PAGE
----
My first visit was at the Martinenga estate of the Marchesi di Gresy. These are well known and well regarded wines that come from an excellent slope within Barbaresco. Essentially surrounded by the crus of Asili and Rabaja, this is a fabulous spot, an amphitheater, steep and southwest facing. Spend some time in the vineyards and that steepness, and the accumulated heat of the day can become very apparent. This is reflected in the wines produced here, which tend to be on the richer, more powerful side of the Barbaresco scale.

There are three Barbarescos produced here, the Martinenga along with Gaiun, which sees 100% oak, of which 30% is new, and the Camp Gros which, like the Martinenga,  spends a bit of time in barrique before being moved to botte for 22 months, in contrast to 12 months for the Martinenga. While all of the wines here are well made, there is no doubt that many people will prefer one bottling over the other, primarily due to the impact of the differing wood treatments. Not surprisingly my preference was for the Camp Gros.

Next up on the agenda was a visit to the Cantina del Pino, ably run by Renato Vacca and reflecting Renato in their understated style. Quite the opposite of what one finds in the Marchesi di Gresy wines, here one finds very precisely made yet traditional wines with fruit sourced primarily from the family owned vineyards in Ovello, as well as a bottling from the Albesani cru of the Santo Stefano hillside, which lays several hundred meters east of Ovello in the commune of Neive.

The wines receive traditional fermentations stretching out between three weeks and 30 days in length and then are aged in large format wood for two years before bottling. I found these wines to be quite pretty but I have to admit to wanting a bit more from many of them. They are elegant almost to a fault, and stand in stark contrast to the more powerful wines created at the Marchesi di Gresy. Results of winemaking decisions as well as the difference in the crus, which is as important here as it is in Barolo.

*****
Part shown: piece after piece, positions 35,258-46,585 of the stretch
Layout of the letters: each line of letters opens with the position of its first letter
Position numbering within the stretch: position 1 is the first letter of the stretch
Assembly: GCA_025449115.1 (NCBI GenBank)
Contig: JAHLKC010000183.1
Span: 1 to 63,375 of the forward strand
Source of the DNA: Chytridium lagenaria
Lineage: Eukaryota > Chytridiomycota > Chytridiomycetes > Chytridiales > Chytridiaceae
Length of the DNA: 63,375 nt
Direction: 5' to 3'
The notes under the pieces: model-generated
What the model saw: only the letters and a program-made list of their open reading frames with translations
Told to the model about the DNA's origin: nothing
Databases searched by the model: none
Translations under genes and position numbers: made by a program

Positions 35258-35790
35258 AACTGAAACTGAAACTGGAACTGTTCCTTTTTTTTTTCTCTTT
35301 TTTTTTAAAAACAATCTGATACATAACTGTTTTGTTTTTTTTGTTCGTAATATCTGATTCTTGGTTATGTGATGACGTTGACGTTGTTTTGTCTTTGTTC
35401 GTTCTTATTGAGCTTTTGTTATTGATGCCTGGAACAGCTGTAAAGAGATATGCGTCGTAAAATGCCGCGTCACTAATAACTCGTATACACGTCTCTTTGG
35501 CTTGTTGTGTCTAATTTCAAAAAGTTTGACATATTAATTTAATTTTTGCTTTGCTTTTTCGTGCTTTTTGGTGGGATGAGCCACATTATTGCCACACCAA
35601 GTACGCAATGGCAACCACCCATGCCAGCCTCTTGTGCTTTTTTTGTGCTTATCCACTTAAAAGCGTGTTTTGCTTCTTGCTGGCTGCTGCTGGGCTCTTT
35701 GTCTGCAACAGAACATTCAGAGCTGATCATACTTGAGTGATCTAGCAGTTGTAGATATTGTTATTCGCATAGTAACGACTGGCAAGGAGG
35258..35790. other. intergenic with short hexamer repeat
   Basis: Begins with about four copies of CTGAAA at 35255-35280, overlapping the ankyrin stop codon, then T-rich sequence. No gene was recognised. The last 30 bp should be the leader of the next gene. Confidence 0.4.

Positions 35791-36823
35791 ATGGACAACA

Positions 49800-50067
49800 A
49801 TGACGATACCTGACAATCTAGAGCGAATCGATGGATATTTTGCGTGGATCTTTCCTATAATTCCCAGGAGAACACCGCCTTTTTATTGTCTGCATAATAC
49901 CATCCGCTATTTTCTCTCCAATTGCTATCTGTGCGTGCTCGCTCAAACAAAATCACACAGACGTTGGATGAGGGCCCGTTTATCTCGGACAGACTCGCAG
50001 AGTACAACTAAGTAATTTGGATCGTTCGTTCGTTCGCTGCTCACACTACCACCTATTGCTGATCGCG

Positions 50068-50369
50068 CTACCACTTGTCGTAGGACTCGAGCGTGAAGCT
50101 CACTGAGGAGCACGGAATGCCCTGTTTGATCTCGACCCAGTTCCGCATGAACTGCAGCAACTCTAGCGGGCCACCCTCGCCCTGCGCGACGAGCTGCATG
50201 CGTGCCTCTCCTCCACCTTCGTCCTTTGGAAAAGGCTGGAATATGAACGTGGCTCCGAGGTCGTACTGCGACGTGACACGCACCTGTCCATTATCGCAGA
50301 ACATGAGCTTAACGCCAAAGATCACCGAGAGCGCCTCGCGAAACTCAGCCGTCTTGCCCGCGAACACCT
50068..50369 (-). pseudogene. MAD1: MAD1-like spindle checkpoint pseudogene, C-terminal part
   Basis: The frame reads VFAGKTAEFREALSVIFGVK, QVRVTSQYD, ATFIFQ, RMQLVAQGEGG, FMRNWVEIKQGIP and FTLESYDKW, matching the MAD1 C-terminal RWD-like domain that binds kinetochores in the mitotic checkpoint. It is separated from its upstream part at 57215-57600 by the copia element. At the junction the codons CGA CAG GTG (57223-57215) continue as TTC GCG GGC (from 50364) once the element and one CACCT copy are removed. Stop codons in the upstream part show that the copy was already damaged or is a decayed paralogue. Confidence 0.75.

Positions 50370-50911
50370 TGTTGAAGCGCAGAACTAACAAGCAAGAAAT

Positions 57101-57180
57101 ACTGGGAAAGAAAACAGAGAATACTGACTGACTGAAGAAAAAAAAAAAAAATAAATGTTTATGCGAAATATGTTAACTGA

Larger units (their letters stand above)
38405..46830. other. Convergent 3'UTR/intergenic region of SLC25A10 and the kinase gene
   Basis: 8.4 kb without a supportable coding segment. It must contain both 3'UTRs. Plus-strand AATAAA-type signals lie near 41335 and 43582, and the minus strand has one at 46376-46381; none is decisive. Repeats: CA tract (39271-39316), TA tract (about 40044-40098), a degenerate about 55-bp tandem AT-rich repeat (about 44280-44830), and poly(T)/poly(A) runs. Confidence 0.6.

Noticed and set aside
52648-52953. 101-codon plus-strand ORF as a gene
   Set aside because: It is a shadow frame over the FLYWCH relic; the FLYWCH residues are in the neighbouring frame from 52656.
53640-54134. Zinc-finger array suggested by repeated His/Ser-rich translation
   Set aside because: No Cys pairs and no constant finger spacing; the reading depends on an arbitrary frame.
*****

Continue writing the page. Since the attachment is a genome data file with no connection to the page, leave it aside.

If you want to really delve into the crus of the commune of Barbaresco there is no better place to go than to the Produttori del Barbaresco. Undoubtedly one of the finest coops in the world of wine, the Riserva Barbarescos of Produttori are among the handful of wines I regret not buying more of. These are, year in and year out, fabulous wines and among the best values in the world. And as I mentioned, they are a fabulous case study for the crus. Every cru receives essentially the same treatment in the cellar, a month of time on the skins followed by three years in botte before bottling. The classic Barbaresco, known as the Torre bottling due to the tower on the label sees only 24 months in botte but otherwise is produced in a very similar fashion.

While I was unable to taste all nine crus the day of my visit, I did taste a nice assortment of wines, each excellent in it’s own right. Interestingly there will be no Cru Riserva wines bottled here in 2010 as the Torre bottling was deemed to be not quite where the Produttori wanted it to be, so working within the constraints of their protocols, where they either bottle all of the crus or none of them, the cru wines were all blended back into the 2010 Torre. The result is a fabulous Torre bottling and one you should definitely try but based on the 2011 Langhe Nebbiolo tasted here one that might be soon upstaged! If you are interested in learning about Barbaresco the wines of the Produttori are not to be missed.